The citizens of Taiwan have spoken and the message they have sent to the People’s Republic of China is quite clear: it’s time for the Taiwanese to take back control and decide on the course of the nation on their own.
Tsai Ing-wen swept away her opposition with 56.1% of the votes to lead her pro-independence Democratic Progressive Party (DPP) to victory in Saturday’s elections. Rival Eric Chu from the ruling Kuomintang (KMT) conceded defeat with only 30.1% of the votes. Further consolidating her triumph, Tsai and the DPP secured 68 of the 113 seats in the Legislative Yuan, Taiwan’s parliamentary body. While Tsai will only be sworn in as President on May 20th, and for now remains president-elect, current president Ma Ying-jeou will be the “lamest of ducks” with the KMT only able to secure 35 seats in the Legislative Yuan from February 1st.
China has been quick to respond to the DPP’s victory. In a statement issued by a party spokesperson, China’s government once again stressed its objection to Taiwan’s formal independence:
“There is only one China in the world, the mainland and Taiwan both belong to one China and China’s sovereignty and territorial integrity will not brook being broken up”.
This is the challenge facing Tsai. While her predecessor kowtowed to China’s economic demands and drew the two economies closer with trade agreements, Taiwan’s economy has been feeling the effects of the global slowdown and China’s faltering growth, posting a weak Q3 result which showed a one percent decline. Public sentiment shows the niggling fear of a Chinese takeover thanks to Ma’s legacy of deep economic ties with China. In a New York Times feature, Yang Shih-wei, a 27 year-old Taiwanese banker, gives his opinion: “We’re not against trading with China. We are afraid of China taking over our country”. According to Huang Kwei-bo, an associate professor of diplomacy at National Chengchi University who served as a policy advisor under Ma, China’s motivation is clear: “Mainland China has tried very hard to buy Taiwan, to win the support of Taiwan’s people economically. But I don’t think that strategy really works.”
China is aiming to make Taiwan weak and vulnerable through the possibility of boycotts, but not so much to risk international backlash or a Taiwanese revolt. Tsai will need to build up Taiwan’s economy to stand with greater autonomy apart from China’s. That involves bringing jobs back to Taiwan. As a trade expert, who helped with negotiations for Taiwan’s 2002 introduction into the World Trade Organisation, Tsai has plans to end the economic over-reliance on China (over 40% of Taiwan’s exports go to China and Hong Kong) and pursue boosting ties with the rest of Asia. The DPP wants Taiwan to join the Trans-Pacific Partnership (TPP) in which China plays no part. This could lead to sweeping regulation reforms, as the island pivots to other trade partners.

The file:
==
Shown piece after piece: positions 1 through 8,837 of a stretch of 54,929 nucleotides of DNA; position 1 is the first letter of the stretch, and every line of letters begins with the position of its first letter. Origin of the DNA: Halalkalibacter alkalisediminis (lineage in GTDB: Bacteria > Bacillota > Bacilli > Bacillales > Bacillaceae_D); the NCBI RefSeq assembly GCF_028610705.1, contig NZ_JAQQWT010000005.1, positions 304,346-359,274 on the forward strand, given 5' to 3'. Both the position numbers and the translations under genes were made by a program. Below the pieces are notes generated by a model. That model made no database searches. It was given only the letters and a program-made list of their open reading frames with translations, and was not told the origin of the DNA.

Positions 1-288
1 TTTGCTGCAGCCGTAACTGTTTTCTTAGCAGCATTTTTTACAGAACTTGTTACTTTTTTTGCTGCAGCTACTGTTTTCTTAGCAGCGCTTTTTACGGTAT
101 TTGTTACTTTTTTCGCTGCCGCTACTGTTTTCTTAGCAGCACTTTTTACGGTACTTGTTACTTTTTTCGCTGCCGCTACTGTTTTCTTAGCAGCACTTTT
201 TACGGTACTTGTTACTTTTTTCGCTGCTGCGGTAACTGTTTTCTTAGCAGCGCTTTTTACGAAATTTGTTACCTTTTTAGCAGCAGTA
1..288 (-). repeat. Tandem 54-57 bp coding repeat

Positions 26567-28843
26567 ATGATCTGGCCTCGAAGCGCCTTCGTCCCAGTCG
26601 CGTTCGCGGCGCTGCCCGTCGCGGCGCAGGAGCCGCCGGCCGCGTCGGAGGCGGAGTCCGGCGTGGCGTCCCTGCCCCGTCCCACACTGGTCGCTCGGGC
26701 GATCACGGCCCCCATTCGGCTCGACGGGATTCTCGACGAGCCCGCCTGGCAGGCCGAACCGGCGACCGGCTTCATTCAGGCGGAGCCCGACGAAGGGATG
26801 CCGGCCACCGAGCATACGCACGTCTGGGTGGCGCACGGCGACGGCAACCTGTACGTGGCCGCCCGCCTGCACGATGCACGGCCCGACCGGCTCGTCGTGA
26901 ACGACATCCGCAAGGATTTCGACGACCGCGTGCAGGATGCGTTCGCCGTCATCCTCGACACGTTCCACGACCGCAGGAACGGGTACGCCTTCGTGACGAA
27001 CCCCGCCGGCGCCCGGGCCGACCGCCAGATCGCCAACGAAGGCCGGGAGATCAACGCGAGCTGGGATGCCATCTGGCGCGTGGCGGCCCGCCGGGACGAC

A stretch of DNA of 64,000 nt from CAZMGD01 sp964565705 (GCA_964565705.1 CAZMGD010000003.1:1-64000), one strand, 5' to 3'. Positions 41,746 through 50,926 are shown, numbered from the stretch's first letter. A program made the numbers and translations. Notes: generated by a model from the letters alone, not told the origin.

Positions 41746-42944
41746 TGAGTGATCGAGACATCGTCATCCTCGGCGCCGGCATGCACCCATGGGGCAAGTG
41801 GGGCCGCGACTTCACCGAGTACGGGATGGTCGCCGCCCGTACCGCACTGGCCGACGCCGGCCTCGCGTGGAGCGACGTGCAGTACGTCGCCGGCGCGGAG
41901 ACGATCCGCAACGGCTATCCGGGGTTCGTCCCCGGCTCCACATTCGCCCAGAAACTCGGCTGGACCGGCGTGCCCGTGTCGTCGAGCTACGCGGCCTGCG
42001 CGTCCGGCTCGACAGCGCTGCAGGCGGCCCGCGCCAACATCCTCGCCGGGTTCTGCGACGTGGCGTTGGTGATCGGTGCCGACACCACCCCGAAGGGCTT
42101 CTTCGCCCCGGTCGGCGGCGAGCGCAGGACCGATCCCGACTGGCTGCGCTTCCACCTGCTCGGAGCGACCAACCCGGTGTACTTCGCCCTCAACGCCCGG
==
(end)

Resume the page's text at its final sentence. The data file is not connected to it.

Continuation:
Watching with “profound interest” on the other side of the world is the United States. The State Department released a statement congratulating Tsai and maintained America’s commitment to cross-straits peace. Obama’s administration wasted no time in sending Deputy Secretary of State Antony Blinken to meet with Chinese officials in charge of Taiwan, while Blinken’s predecessor, William Burns, hurried to meet with Tsai and her DPP representatives. This extended three-way interaction could be instrumental in determining the outcome of Taipei-Beijing interactions during Tsai’s four-year term.
Tsai has been elected in a time where many Taiwanese are turning their backs on closer ties with China, while Beijing sees reunification as the ultimate, inevitable goal. Gaining greater control over policy-making and potentially more leverage over Beijing in cross-straits dealings will be a useful weapon in her political arsenal. It remains to be seen how she will use this power to handle issues weighing on voters’ minds.